According to two new studies published in the Journal of Psychosocial Oncology, researchers from University of Colorado Cancer Center in Denver, Colorado, have found that young adult survivors of leukemia and lymphoma are more likely to report high stress compared with older survivors of the same diseases.
Specifically, researchers found that 45% of patients aged 18-39 years old reported moderate-to-high distress, while 18% of those over 65 years reported the same level of distress. Neither group's distress was affected by time since cancer treatment.
The first study surveyed 477 cancer survivors. Researchers found that survivors under age 40 had the highest prevalence of distress, mostly due patients' fear of cancer recurrence. Survivors were also concerned with the high financial burden.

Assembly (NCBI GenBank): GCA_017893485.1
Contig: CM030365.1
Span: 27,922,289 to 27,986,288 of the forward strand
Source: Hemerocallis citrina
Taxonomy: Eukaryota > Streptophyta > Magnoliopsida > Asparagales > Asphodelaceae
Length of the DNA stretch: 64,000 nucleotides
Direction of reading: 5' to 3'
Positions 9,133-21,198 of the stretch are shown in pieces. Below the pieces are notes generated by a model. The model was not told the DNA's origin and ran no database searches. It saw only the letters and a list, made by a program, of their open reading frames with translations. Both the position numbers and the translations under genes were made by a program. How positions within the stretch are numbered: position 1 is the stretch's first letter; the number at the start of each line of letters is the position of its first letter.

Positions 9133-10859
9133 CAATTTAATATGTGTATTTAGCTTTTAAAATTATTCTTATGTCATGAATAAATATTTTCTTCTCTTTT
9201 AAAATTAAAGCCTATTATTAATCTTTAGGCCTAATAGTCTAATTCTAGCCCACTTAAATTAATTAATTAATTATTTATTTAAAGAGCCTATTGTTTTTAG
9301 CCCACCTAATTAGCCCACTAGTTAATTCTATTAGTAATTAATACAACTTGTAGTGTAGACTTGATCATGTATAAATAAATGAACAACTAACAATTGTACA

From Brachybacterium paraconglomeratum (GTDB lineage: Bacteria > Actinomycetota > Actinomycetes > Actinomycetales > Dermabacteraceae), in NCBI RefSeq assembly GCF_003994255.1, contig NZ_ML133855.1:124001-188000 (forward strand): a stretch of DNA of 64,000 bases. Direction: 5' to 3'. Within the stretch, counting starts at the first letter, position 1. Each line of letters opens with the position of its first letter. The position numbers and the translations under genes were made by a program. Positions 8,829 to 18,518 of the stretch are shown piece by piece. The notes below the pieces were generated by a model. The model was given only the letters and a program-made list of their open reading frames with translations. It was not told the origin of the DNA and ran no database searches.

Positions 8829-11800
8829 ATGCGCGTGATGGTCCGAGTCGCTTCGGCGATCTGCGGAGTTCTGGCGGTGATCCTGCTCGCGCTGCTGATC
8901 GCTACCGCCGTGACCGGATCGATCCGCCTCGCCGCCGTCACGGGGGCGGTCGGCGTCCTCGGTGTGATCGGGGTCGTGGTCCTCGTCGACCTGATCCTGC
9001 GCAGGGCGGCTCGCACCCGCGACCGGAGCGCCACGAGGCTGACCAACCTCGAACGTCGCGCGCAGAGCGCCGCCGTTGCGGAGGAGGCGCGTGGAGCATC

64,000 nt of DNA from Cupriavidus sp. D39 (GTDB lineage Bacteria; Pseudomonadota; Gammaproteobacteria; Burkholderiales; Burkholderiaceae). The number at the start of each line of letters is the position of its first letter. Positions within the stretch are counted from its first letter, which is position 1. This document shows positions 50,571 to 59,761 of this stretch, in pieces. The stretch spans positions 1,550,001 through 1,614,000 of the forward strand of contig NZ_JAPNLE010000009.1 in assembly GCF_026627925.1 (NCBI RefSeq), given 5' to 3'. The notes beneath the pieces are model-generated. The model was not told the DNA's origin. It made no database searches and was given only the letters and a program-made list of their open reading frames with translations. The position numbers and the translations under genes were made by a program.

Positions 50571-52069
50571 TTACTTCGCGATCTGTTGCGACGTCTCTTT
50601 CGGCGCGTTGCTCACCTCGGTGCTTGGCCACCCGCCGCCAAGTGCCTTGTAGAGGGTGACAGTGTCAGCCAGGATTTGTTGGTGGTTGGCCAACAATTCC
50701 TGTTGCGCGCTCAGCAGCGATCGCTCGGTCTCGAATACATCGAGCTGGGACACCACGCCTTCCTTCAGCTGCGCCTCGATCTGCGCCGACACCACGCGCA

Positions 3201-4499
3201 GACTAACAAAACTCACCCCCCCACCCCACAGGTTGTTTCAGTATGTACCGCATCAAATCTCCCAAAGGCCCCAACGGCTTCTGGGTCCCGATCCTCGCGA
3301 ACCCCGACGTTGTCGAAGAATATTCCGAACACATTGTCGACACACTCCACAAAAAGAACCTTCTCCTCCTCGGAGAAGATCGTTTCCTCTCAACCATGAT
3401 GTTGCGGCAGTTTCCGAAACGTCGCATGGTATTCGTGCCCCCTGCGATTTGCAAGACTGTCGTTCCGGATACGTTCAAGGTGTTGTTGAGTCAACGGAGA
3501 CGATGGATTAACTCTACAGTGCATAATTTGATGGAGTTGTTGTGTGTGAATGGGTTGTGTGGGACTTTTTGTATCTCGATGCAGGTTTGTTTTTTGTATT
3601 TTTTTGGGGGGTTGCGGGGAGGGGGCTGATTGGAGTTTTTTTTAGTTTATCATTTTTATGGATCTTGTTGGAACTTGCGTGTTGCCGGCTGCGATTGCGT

The second study interviewed 51 survivors of leukemia to better understand their reasons for high distress. Some patients were concerned about the financial burden, while others stressed about how long it would take to fully recover both physically and mentally.
The findings reinforce the importance of identifying those who are most likely to experience elevated stress levels and to understand their reasons for concern so that targeted interventions can be implemented.
Two University of Colorado Cancer Center studies published in the Journal of Psychosocial Oncology show that young adult survivors (ages 18-39) of leukemia and lymphoma are more likely to report high distress than older survivors (ages 65+).